Society’s move away from privacy toward conversation and engagement is a unique challenge for private equity. While general partners are accustomed to confidentiality and letting the “results do the talking,” the landscape is changing. Institutional investors and advisers are insisting on greater transparency, disclosure and limited partner communications for their private holdings—because this is what they already receive from their public company investments.
Along with this shift in investor and public sentiment, there’s growing recognition today among GPs that their private portfolio companies define their public firm image. It’s this mirror on reputation that has caught some off guard when portfolio issues arise. Media scrutiny of portfolio companies has led fund managers to postpone exits, realize lower returns or delay the launch of new funds. As a result, GPs are realizing that the external perception of each individual business can affect the value of their investment and, ultimately, the returns achieved for investors.
With private equity squarely in the public eye, fund sponsors are expanding their traditional PR and IR focus from M&A and fundraising to include a broader range of communications and capital markets activities for their portfolio holdings.
Media, PR and crisis preparedness
For years, private equity sponsors have leveraged media relations to raise awareness of their investment activities, typically to build deal flow or expand investor interest before fundraising. More recently, however, GPs have added PR support for their portfolio companies, with media efforts geared toward increasing customer sales, strengthening recruitment or creating a more sympathetic community profile. Private company CEOs, supported by their owners, also realize they need to more publicly tell their corporate story early in order to attract additional private capital funding, develop strategic partnership opportunities or drive market interest for a potential sale or IPO. Perception audits, executive collaborations with key industry figures—trade reporters, academics, think tanks, etc.—case studies and more public visibility are a few of the many strategies being used to build private company awareness and reputation.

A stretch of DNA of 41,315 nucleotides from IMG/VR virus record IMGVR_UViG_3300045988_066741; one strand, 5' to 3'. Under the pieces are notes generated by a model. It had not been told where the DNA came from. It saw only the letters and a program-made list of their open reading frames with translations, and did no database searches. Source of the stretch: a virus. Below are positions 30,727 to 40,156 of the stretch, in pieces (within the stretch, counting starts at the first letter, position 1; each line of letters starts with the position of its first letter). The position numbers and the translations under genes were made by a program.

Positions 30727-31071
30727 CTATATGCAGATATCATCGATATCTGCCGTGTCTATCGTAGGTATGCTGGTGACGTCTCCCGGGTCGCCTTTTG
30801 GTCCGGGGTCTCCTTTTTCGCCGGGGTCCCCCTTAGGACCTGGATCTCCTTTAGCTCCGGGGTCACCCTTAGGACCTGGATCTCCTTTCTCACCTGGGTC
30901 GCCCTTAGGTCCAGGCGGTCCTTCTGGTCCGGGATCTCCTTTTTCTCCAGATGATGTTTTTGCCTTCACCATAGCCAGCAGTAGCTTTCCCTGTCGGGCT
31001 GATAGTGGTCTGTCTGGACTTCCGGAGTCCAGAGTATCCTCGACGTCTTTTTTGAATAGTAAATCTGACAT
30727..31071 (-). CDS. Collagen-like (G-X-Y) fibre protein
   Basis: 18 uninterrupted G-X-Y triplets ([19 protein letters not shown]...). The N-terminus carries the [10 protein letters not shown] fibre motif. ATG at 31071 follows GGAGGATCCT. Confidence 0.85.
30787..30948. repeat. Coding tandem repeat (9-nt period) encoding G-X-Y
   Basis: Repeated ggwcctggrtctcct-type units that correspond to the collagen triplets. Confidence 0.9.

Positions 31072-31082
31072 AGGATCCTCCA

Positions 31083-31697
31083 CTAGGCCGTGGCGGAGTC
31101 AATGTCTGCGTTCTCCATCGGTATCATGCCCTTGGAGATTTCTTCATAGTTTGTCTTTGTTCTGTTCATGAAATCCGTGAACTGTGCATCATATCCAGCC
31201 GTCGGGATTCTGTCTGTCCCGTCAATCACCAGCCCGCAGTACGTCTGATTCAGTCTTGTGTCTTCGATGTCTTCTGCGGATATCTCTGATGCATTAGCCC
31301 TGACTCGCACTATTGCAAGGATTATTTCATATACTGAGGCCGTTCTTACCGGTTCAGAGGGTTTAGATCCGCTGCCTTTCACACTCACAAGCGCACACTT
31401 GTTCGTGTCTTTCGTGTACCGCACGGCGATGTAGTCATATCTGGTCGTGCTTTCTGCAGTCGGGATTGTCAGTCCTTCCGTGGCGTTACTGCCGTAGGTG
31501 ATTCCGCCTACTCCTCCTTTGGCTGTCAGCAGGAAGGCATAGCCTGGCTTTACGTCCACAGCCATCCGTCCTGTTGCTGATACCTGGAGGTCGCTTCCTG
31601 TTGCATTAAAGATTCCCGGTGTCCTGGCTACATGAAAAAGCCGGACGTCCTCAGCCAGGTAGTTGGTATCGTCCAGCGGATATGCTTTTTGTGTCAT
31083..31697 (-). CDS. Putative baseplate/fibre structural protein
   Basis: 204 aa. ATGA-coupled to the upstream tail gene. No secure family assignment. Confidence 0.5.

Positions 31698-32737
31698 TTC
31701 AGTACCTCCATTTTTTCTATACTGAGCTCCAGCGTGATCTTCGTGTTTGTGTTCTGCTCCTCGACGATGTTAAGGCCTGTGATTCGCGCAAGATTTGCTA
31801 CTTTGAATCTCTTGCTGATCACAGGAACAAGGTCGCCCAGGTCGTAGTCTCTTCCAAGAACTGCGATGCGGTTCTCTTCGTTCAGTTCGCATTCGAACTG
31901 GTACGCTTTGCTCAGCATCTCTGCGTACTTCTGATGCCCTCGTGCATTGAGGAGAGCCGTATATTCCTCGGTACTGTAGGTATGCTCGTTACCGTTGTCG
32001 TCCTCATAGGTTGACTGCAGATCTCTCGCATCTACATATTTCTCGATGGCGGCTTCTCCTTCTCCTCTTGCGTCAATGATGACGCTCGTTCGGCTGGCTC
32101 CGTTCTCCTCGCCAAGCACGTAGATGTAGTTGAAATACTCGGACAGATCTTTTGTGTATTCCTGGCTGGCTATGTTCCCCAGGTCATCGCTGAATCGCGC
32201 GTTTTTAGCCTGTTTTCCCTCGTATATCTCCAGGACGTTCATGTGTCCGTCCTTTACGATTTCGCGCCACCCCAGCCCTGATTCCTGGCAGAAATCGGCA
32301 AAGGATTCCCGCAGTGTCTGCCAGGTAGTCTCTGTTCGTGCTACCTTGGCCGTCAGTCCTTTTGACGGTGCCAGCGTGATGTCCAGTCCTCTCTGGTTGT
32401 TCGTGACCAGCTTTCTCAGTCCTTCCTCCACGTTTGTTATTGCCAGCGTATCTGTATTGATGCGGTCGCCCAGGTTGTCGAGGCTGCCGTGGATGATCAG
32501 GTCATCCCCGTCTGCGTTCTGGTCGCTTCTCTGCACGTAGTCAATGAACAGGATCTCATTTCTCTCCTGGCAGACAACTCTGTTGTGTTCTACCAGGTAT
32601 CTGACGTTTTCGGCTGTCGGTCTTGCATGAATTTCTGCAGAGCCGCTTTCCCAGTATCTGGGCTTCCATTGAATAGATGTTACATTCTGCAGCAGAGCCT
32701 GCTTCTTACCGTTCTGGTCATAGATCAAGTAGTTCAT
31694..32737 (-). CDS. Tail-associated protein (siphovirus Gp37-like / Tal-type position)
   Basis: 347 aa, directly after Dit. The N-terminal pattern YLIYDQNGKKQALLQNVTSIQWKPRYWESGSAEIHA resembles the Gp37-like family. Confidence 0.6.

|This article is featured in O'Dwyer's Aug. '21 Financial PR/IR & Professional Services PR Magazine
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PR likewise remains a way to inoculate companies against criticism. Businesses that cater to consumers or have a high degree of reputational risk recognize the danger of inaction. Playing defense is no longer viable, as once a storyline takes hold, it can be very difficult to change. The time to educate is always before a crisis, not while it’s happening. By combining traditional media relations with social and digital strategies, private businesses can effectively mount a defense and broadcast their messages worldwide.
It’s inevitable that every company will face some form of criticism at some point. Headline risk is unsettling for GPs, as portfolio issues inevitably raise LP concerns. State pension funds, endowments and private family offices, in particular, are hypersensitive to their public image and the potential of guilt-through-association shaming. Against this backdrop, GPs are adopting best crisis practices into their private portfolio holdings, demanding each company have a well-defined, well-rehearsed playbook to anticipate crises and be prepared to respond quickly and proportionally.
Digital branding, websites and social engagement